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Digital Subscriptions > GCN > 332 > The Varadkar Paradox

The Varadkar Paradox

With the election of Leo Varadkar to Taoiseach, Ireland has become only the fourth country in the world to have an out gay prime minister. While the Irish mainstream media have celebrated the fact, the response from many in the LGBT+ community has been cautious at best. It’s a paradox that would have been unimaginable in 2007, when Varadkar irst entered politics

In the months and weeks before Leo Varadkar was voted into the number one spot in the country by his party members, there was little mention in the Irish media of his sexual orientation. By comparison, stories across the world were all about Ireland possibly getting a gay prime minister. The latter wasn’t too surprising, given that newspapers in America or India aren’t too interested in the minutiae of Irish politics, while the muting of his sexual orientation in Irish reporting denoted an interest in policies over personal life that’s typical of the Irish electorate.

However, in the days after Varadkar became the leader of Fine Gael, the Irish media was full to bursting with stories about us having a gay Taoiseach and what that might mean for the country. The tone was self-congratulatory; the story was about the same Ireland that voted for marriage equality, the mature, liberal country that’s left the domination of the Catholic Church behind to become a world leader in openness and diversity.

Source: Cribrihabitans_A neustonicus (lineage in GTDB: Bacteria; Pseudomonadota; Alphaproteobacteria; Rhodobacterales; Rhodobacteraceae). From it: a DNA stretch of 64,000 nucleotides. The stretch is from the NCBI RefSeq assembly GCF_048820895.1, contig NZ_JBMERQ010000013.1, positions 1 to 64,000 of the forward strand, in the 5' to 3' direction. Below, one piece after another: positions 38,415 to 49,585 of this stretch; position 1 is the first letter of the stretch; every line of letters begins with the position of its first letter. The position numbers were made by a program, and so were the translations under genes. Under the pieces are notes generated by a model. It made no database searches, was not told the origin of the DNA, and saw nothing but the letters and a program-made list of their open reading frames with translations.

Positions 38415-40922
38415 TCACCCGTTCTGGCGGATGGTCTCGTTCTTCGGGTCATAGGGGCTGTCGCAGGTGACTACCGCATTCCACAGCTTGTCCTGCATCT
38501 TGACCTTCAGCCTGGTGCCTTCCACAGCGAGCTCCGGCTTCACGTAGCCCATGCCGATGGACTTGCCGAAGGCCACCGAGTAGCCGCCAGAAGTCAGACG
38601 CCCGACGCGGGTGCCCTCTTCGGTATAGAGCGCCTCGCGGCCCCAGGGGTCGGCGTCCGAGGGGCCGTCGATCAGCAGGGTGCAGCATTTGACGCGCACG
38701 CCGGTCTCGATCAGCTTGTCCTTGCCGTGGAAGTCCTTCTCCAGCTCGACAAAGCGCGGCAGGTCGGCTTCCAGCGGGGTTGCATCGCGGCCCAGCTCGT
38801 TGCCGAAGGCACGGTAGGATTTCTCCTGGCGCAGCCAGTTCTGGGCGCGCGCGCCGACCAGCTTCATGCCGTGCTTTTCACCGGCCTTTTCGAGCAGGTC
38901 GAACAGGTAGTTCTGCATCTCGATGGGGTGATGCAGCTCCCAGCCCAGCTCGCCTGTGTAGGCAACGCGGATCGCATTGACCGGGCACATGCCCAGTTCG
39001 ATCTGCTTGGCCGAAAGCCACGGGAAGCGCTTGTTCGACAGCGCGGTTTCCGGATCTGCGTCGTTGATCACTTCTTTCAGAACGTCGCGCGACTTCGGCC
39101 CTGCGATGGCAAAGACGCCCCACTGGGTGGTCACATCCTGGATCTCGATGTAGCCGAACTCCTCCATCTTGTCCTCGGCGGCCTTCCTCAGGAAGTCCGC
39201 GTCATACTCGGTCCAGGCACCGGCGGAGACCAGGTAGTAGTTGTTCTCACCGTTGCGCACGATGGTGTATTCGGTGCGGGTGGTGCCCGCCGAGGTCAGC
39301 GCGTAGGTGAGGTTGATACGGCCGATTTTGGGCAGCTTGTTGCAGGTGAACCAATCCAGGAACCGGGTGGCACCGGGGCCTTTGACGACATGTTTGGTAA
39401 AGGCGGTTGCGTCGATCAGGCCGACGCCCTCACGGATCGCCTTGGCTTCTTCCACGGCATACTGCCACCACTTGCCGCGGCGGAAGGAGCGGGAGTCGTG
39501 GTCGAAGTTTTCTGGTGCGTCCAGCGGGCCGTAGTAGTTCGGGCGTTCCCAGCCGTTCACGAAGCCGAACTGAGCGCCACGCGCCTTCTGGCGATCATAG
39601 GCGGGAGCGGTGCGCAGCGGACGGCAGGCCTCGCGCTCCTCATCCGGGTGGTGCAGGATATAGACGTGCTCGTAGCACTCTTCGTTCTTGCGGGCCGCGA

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About GCN

In this issue of GCN Róisín McVeigh explores the changing representation of lesbians on the big screen against the background of GAZE's screening of the controversial Below Her Mouth; Toryn Glavin argues that The Crying Game has a ring of trans truth; Editor Brian Finnegan explore Ireland's LGBT+ community's paradoxical relationship with An Taoiseach, Leo Varadkar; Tributes are paid to two beloved LGBT activists, Ann Loiuse Gilligan and Dave Roach, by those who loved them most; Legendary queer photographer Nan Goldin and feminist filmmaker Vivienne Dick sit down with Mary Nally to discuss queerness, mythomaniacs and much else. And of course, there's much more to explore...
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